On a slightly different level work on a similar principle, except that rather than using an audio signal sent between devices to control the playback of a track, all control signals are contained within the one box. Things are slightly more complicated due to the fact that the music is being played back from a regular PCM stream on an audio CD, but the overall operating principle is similar. In comparison to using turntables and vinyl records, vinyl emulation software and CDJs might be a little more complex but they offer a great deal more flexibility and advanced sound manipulation options such as looping, pre-defined cue points and time stretching. Reliability, sound quality and accuracy are now at such a high standard that you'd be foolish not to consider adding one of these options to your DJing setup.
Should we worry about timecode?
In a word, no, timecode is no longer something most of us should need to worry about. The majority of timecode information is handled behind the scenes in a modern DAW-based setup. The majority of us probably don't even come close to using MIDI to its full potential for synchronization, which is a testament to the simplicity and convenience of more modern approaches.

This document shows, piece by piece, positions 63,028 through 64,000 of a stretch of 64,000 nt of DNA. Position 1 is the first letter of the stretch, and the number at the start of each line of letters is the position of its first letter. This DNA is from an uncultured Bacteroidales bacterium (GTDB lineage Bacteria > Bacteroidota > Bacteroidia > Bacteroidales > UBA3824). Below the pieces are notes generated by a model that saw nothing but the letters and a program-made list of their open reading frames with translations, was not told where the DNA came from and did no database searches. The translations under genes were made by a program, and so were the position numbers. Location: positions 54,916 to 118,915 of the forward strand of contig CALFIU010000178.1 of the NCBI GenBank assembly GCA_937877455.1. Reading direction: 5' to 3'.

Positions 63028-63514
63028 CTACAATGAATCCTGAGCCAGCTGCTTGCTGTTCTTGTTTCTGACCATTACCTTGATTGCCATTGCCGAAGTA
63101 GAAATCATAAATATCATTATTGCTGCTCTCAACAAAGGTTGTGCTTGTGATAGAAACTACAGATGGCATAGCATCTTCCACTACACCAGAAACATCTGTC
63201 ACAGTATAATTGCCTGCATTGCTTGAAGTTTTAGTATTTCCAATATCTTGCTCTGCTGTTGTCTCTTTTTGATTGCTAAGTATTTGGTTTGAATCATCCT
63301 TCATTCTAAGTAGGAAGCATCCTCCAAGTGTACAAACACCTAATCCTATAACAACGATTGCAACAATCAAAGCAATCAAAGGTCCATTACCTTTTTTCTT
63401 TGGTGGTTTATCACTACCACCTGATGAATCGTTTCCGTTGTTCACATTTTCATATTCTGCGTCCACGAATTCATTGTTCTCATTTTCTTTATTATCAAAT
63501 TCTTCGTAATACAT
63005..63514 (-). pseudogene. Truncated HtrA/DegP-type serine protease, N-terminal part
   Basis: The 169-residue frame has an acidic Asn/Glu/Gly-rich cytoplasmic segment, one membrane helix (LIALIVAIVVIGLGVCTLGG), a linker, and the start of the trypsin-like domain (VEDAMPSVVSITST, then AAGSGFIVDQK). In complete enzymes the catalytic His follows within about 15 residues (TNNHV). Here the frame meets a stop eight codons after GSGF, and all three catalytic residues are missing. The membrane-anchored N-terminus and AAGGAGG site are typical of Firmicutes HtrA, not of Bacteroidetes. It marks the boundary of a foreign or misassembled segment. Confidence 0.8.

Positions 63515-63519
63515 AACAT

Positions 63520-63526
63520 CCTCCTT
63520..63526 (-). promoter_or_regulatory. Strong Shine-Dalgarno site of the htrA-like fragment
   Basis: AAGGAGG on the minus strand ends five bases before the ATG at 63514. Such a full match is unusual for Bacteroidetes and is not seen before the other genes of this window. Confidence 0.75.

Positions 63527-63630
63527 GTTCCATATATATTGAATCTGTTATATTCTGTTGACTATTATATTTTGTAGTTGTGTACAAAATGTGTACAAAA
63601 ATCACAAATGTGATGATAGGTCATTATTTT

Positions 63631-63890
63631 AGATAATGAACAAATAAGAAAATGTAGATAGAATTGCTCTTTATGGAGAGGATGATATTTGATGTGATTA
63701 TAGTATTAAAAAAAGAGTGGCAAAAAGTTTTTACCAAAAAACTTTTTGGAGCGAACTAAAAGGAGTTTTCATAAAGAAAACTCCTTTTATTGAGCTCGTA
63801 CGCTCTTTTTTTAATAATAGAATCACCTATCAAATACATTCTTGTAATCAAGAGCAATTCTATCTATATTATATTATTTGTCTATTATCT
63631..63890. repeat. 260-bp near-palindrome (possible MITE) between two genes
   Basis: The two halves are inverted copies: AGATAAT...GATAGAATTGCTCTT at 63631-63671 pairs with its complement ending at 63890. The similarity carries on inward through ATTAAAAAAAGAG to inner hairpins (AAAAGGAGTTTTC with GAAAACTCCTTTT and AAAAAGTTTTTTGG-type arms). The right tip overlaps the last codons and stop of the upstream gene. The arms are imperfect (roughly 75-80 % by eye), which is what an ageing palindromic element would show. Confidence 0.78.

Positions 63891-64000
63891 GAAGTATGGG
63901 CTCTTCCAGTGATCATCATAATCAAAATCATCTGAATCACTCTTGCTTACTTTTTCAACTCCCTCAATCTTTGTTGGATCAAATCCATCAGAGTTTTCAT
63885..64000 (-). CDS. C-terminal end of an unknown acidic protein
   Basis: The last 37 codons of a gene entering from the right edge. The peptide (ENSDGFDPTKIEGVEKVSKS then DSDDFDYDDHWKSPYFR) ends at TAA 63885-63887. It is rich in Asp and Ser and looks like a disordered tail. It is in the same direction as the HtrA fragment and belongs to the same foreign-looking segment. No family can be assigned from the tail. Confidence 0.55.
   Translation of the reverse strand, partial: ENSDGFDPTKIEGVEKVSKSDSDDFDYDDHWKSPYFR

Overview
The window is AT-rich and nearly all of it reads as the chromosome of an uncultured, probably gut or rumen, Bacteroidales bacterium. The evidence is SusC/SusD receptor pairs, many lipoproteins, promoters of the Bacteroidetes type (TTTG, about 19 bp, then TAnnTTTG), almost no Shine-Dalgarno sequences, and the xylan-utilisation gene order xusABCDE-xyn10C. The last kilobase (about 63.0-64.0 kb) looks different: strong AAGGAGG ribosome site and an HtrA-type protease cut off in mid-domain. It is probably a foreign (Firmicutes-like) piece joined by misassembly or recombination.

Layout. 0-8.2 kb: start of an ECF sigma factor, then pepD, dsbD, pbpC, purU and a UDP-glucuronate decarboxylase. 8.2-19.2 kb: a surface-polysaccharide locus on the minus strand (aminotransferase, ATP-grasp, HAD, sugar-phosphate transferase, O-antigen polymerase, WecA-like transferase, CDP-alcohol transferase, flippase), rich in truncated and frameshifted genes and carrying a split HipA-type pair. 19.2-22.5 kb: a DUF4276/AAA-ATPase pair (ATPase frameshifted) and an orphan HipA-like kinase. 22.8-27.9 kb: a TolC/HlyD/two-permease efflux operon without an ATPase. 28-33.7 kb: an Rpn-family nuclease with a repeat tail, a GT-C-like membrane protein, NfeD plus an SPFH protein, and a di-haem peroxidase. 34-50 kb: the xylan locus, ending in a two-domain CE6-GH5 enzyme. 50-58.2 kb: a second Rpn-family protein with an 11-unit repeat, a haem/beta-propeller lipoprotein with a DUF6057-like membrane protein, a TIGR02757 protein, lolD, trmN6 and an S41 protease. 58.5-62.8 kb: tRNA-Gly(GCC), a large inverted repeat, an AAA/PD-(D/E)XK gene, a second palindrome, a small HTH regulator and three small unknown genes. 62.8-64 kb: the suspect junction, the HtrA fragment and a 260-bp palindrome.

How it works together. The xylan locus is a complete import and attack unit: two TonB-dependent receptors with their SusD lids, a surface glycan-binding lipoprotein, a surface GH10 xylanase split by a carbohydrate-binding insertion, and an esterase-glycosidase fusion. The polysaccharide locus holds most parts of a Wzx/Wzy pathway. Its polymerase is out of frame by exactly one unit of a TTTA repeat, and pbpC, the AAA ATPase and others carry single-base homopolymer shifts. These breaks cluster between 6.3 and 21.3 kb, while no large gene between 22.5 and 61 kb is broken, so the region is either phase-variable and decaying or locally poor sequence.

I would hazard a guess that fewer than one in a thousand of us even considers SMPTE as part of a home project studio setup. Nevertheless, the various timecode systems remain perfectly usable in a modern studio environment and you'll be grateful for them m the event that you need to sync an older piece of gear or a tape machine with your modern equipment.